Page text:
Inept and incompetent Labour Party make pig’s ear of bedroom tax debate
You can imagine the last Labour Party strategy meeting – Hey if we come out against this the bedroom tax thingy we may get some new members and a few votes. Cynical? Perhaps but as I explain below their arguments against the bedroom tax in the HoC debate Tuesday were woeful and incomplete demonstrating just how little they know about the bedroom tax demonstrate they just don’t get it. A few of the many arguments they failed to mention: 1. There are NO exemptions whatsoever for disabled persons! There are discretionary exemptions local councils may give for an additional room for an overnight carer yet at best that is a discretionary act and NOT an exemption. 2. A bedroom for an overnight carer is ONLY allowed for the tenant or the tenant’s partner and nobody else in the household. Kate Green mentioned it doesn’t apply for a child but failed to mention it doesn’t apply for anyone else in the household such as a disabled adult not the tenant or partner. 3. A disabled child is NOT exempt The Gorry case said that a severely disabled child may have a bedroom of their own. Yet this is up to the local council HB department to decide if the child is ‘disabled enough’ (just how a HB officer decides that is another matter!) and this is NOT an exemption either and again is at the discretion of each local council. 4. The private rented sector receives £2.17bn more in housing benefit for the same number of properties than
- So much was made by the government benches of social housing being subsidised yet it receives £1.2bn per year which extrapolates to just £6.05 per property per week.
- The average social housing rent (2012 EHS figures) is £83 per week and the average private rent is £164 per week and twice as much. The private tenant receives more in housing benefit for its 1.7m claimants which amounts to £2.17bn more per year.
- Hence the social rented sector (SRS) receives £1.2bn per year of capital subsidy that the private rented sector does not get but the private rented sector (PRS) receives £2.17bn MORE in revenue subsidy.
- If SRS tenants received the same as PRS tenants in housing benefit the overall bill would be £4.5bn per year higher than it is now.
- Hence the £1.2bn capita subsidy the SRS receives saves the country £4.5bn per year in housing benefit and so it is a very cost-effective ‘invest to save’ programme.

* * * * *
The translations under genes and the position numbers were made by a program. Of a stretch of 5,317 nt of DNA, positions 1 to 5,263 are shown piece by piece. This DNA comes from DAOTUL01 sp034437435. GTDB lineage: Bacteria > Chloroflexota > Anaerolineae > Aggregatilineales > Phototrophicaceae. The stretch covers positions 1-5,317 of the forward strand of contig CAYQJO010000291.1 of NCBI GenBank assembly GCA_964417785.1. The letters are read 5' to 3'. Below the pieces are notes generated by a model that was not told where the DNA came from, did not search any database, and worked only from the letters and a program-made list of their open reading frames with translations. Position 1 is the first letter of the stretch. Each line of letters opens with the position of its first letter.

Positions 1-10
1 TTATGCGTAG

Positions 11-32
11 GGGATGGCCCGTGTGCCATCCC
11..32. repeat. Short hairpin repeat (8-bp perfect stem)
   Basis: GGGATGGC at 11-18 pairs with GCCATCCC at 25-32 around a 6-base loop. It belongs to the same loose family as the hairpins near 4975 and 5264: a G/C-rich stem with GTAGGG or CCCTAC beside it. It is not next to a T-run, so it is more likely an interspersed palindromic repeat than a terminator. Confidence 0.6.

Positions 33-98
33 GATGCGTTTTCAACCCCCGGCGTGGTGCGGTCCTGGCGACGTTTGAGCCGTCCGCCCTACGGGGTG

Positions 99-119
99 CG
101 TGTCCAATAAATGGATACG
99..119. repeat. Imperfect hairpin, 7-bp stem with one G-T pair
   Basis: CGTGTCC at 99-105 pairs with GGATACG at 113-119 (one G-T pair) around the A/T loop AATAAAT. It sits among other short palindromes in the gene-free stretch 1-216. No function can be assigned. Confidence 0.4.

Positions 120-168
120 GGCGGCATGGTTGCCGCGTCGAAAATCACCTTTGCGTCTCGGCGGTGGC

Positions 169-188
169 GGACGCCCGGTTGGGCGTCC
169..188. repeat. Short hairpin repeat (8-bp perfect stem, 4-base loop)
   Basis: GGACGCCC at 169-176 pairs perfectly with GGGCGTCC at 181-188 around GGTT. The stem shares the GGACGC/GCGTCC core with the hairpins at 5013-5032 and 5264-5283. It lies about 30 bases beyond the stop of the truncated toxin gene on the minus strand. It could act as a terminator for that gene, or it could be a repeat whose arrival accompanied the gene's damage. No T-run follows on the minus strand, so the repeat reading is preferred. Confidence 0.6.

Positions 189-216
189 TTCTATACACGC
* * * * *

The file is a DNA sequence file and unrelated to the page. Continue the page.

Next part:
- Extrapolated the subsidy social housing gets actually SAVES every taxpayer £170 per year in tax.
5. Spare Room Subsidy? As the HB deduction can ONLY be applied if the tenant has a spare bedroom and not a spare toilet or scullery or any other form of mere ‘room’ the coalition moniker for the bedroom tax is a misnomer Tax? Only on earned income the coalition claims so it’s not a tax. Thank you so the tax you deduct at source from the interest (unearned income) on my savings account is not a tax so may I have it back please! 6. 660,000 PEOPLE affected? This was stated by so many Labour and opposition MPs but it too is false. There are 660,000 HOUSEHOLDS affected and given the life-changing impacts the bedroom tax has then all in those households are affected. At an average 2.4 per household it is 1.6 million men women and children that are affected directly by the policy. I could go on with many more points not mentioned and when I receive the full Hansard transcript I will do so. What this ten minute draft shows above is that the Labour Party was unprepared and did not know the full implications of the bedroom tax or what the policy actually says. Some Labour MPs did and honourable mentions go to the usual suspects such as Karen Buck and a few others but frankly it as disjointed and amateurish as hell. Six hours to get ALL the points across and they never did and that is not just remiss it is inept. So many more points spring to mind too. Steve Webb, deputising for the absent by fright IDS did a robust attack on Labour citing they didn’t care about (a) overcrowded tenants and (b) the private tenant. Any Labour MP that knew his or her brief could easily have replied the English Housing Survey the official publication of CLG where housing sits says 10% of SRS properties are under occupied yet 16% of PRS properties are – so its 60% HIGHER in private than social rented. Any Labour MP could have reminded Steve Webb it is his coalition which raised the shared accommodation rate (SAR) from under 25s to under 35s and reduced LHA to the 30TH percentile from the 50th percentile – or at least that we pay £2.17bn per year MORE to the private tenant. Yet of course as they did not know their brief they did not do this. You still think I was cynical stating the Labour Party rationale was let’s jump on this bandwagon there’s a few votes in it for us? If so that just means they are well-meaning incompetents then doesn’t it? ********************************************************* PS – They didnt even mention that McVey knowingly lied to parliament in the last bedroom tax debate when she said there were 1m spare bedrooms in social housing working-age tenants. PPS – Or that the amount a single PRS tenant receives in housing benefit would pay for a 3 bed SRS property anywhere in the country. PPPS – Nah why bother you get the picture reader – utter rank incompetence that we have come to expect from the Labour Party in the bedroom tax. Courtesy of Joe Halewood at SPeye